“Gryphon,” the title of this story, is taken from the name of a fabulous mythological creature with the head and wings of an eagle and body of a lion. It also symbolizes Miss Ferenczi, whom Baxter describes as “half-miracle, half-monster.” In order to make Miss Ferenczi appear simultaneously miraculous and monstrous, Baxter tells the story through the eyes of Tommy, a young boy who is more sensitive than some of his classmates. Although he has no special powers of perception, he is more aware of his surroundings and more inquisitive. He is also one of the most willing to accept Miss Ferenczi’s version of truth. Perhaps because he is more curious about the world, he is more open to new ideas about it.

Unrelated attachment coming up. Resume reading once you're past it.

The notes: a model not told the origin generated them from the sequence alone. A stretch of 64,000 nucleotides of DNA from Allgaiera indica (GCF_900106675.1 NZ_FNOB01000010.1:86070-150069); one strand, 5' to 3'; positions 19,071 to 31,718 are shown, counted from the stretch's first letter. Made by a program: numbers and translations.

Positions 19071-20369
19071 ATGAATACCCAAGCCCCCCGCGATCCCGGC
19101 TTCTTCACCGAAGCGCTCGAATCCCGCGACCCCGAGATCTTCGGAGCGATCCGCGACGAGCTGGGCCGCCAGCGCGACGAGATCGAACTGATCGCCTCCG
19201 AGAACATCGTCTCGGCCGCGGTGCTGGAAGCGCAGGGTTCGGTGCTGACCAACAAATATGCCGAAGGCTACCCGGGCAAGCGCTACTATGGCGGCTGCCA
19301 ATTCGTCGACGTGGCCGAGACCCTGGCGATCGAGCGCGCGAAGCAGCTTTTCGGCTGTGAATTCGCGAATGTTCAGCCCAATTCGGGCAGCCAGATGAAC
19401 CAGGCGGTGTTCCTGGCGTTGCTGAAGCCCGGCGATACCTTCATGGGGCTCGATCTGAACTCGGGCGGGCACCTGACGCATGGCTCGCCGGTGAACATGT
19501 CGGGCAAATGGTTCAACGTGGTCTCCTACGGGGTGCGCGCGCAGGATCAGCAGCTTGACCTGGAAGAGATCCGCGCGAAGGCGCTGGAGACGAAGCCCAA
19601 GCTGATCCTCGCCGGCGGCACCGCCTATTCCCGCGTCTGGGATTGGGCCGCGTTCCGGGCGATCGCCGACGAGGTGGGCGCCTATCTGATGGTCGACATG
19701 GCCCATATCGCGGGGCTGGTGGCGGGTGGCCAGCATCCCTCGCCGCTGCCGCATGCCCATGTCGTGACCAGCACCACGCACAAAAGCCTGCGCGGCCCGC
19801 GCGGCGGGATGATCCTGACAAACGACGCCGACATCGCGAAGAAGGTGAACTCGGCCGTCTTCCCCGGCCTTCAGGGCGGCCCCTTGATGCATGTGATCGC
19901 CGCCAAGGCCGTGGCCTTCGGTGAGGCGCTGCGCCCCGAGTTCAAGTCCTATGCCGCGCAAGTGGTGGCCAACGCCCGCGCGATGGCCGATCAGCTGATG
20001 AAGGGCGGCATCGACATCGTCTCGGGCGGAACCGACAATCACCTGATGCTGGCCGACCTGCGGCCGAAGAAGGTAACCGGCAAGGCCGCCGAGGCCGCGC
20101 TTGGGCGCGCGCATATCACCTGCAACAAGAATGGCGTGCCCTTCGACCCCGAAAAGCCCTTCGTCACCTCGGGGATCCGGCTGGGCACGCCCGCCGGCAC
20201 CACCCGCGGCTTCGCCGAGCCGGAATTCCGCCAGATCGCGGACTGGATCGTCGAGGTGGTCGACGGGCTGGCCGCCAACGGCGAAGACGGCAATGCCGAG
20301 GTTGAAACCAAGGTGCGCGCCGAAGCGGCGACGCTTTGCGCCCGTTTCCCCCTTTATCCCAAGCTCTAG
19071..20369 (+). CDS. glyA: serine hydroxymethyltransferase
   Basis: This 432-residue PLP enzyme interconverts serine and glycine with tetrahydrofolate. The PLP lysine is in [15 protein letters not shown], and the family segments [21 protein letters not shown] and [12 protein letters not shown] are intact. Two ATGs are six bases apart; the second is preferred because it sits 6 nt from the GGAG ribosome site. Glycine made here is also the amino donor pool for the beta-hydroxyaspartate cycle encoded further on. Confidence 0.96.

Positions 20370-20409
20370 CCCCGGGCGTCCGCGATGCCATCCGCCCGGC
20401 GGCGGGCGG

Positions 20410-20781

When Miss Ferenczi appears, the reader sees her through Tommy’s eyes, and notices the same things that a child would notice. The reader, however, is likely to be much older than Tommy and far more sophisticated. When Tommy notices Miss Ferenczi’s purple purse and checkered lunchbox, the reader agrees with him that this indeed is an unusual woman. However, when Tommy mentions that her hair is done up in “what I would learn years later was called a chignon,” and that he has never seen hair done like that before (Tommy’s own mother looks like Betty Crocker), the reader is also made aware of just how limited life in Five Oaks must be.
When Tommy and Carl argue on the bus about the gryphon that Miss Ferenczi claims to have seen,...
(The entire section is 401 words.)